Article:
More seriously though, the producers may have drastically underestimated what it takes to break someone. It’s here that the series is potentially getting into some interesting terrain involving torture and even slavery.
Torture is one activity in which people try to “break” other people, and Negan is engaging in a form of torture to get the survivors to do what he tells them, and to disarm resistance. Thus, Rick dutifully gets the axe for him. Yet, is this actual compliance or just Rick appearing to comply to get Negan to stop? The latter is more likely, and it’s why torture is generally admitted not to work: people just say whatever their torturers want them to say so they’ll stop the pain.
A truly authentic fictional representation of the kind of sustained torture it might take to break a man was offered in Game of Thrones, when Ramsay Bolton (Iwan Rheon) spent pretty much all of season three torturing Theon Greyjoy (Alfie Allen)—and succeeds … for a while at least. Proving how hard it is to break a person, though, Theon throws off the thrall of his torturer at the end of season five, when loyalty to and love for Sansa Stark (Sophie Turner) proves stronger. What Ramsay did to Theon was much more sustained, brutal, and total than what Negan’s done so far. One episode isn’t enough to break anyone, despite what Scott Gimple said.
The thing that really got me thinking about how hard it is to break someone, however, was the way Gimple’s words resonated with those of Frederick Douglass. In his 1845 autobiography, Douglass describes being sent to a slave-breaker, Covey, and he writes: “Mr. Covey succeeded in breaking me. I was broken in body, soul, and spirit … the dark night of slavery closed in upon me; and behold a man transformed into a brute!” Again, though, even with the entire political, legal, and economic weight of the American slave-holding system behind Covey’s brutality, Douglass finally resists, later writing perhaps the most famous line of his narrative: “You have seen how a man was made a slave; you shall see how a slave was made a man.” So far, Negan’s threat isn’t such a total system: he’s just a man with a baseball bat and lots of other people with guns. Is he really going to break anyone?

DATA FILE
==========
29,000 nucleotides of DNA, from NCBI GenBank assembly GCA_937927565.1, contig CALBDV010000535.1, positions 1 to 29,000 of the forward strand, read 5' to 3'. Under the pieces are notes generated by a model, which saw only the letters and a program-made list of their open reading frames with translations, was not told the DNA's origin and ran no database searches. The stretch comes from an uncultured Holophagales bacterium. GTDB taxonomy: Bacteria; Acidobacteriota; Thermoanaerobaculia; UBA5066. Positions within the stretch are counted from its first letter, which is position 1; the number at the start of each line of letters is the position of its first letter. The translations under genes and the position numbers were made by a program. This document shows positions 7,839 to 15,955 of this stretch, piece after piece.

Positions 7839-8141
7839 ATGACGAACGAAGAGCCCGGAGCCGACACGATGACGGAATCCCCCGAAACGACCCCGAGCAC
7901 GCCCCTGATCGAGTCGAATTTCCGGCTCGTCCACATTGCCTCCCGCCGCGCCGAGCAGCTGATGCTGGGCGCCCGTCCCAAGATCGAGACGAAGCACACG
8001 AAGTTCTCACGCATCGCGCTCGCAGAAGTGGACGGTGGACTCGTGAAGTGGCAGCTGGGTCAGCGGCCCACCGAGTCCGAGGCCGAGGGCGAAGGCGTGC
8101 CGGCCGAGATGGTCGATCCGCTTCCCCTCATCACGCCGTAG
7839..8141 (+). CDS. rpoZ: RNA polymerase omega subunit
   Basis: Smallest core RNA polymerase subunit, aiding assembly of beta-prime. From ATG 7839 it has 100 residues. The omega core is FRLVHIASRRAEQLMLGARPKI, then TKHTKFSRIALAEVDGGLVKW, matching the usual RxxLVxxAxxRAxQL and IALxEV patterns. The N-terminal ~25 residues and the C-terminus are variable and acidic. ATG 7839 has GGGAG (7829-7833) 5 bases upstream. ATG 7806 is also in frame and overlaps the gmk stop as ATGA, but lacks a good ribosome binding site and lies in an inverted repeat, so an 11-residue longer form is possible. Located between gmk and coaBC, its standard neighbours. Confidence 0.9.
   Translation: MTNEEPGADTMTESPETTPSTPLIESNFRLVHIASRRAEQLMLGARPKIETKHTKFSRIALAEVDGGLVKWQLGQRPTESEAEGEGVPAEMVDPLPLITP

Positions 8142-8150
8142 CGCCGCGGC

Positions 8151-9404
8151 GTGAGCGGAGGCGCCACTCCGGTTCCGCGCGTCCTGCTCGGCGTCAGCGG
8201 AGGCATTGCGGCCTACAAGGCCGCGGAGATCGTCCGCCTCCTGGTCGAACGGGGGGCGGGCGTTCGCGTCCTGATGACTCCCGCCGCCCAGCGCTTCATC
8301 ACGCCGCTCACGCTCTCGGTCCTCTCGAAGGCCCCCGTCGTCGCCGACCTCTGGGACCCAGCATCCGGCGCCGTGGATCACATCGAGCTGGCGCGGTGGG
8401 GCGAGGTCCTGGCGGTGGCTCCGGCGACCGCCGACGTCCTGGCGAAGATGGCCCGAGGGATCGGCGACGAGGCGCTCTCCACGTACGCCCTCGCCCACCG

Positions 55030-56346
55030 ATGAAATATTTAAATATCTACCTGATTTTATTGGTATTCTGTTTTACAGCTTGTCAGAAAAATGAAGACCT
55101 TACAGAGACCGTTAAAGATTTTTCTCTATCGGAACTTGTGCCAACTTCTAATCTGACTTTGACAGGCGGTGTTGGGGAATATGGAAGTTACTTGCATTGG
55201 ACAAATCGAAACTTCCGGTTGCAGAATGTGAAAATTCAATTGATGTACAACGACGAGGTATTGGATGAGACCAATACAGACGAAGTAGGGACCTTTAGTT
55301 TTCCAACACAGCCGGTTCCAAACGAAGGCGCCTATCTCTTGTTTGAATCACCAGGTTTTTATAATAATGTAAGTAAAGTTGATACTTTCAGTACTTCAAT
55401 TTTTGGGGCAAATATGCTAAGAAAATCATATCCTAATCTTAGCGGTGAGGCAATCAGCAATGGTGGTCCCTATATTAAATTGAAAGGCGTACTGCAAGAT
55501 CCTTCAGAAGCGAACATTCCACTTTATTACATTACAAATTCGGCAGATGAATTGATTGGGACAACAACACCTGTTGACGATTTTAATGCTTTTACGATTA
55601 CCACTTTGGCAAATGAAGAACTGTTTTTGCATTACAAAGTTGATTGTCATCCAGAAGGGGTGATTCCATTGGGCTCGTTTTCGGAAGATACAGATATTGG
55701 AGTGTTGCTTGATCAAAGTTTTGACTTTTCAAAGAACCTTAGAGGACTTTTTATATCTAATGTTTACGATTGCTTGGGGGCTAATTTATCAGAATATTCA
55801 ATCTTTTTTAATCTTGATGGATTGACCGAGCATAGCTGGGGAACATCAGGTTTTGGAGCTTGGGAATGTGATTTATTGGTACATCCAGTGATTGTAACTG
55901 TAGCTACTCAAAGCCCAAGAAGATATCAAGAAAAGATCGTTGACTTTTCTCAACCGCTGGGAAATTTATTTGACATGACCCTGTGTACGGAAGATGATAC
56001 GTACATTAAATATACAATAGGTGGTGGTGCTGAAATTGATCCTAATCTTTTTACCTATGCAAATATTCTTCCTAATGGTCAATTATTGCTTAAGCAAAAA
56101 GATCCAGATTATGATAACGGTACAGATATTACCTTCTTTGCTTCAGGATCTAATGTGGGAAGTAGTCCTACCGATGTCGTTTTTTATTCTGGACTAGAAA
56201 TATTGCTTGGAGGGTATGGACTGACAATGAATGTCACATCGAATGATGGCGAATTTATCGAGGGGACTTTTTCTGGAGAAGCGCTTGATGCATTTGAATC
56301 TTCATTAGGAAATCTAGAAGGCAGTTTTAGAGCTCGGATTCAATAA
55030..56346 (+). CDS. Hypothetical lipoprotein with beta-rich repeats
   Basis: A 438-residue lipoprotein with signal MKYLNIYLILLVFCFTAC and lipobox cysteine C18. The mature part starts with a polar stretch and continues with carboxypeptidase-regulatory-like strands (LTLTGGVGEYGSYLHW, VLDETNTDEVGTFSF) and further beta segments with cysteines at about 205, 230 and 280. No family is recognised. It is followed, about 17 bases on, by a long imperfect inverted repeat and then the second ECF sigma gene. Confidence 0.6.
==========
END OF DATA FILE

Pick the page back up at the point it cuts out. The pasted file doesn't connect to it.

Nevertheless, I started wondering if The Walking Dead isn’t heading in the direction of exploring the politics and psychology of slavery with its Negan storyline. So far what Negan’s enforcing isn’t slavery exactly, in that he’s telling Rick’s group they have to give him half (not all) of what they have. If things go like they did in the comics, however, Negan is going to start saying some things that sound a lot like he’s got the group enslaved: stuff about how he “owns” them and everything they have.
The Walking Dead has made a point of consistently exploring how humans organize into political systems, and from the beginning, it’s explored the limits of democracy. Is it now going to explore what it takes to brutally and violently enslave people? If that’s what Gimple meant when said that the season seven premiere was about “breaking” his characters, that may be interesting after all.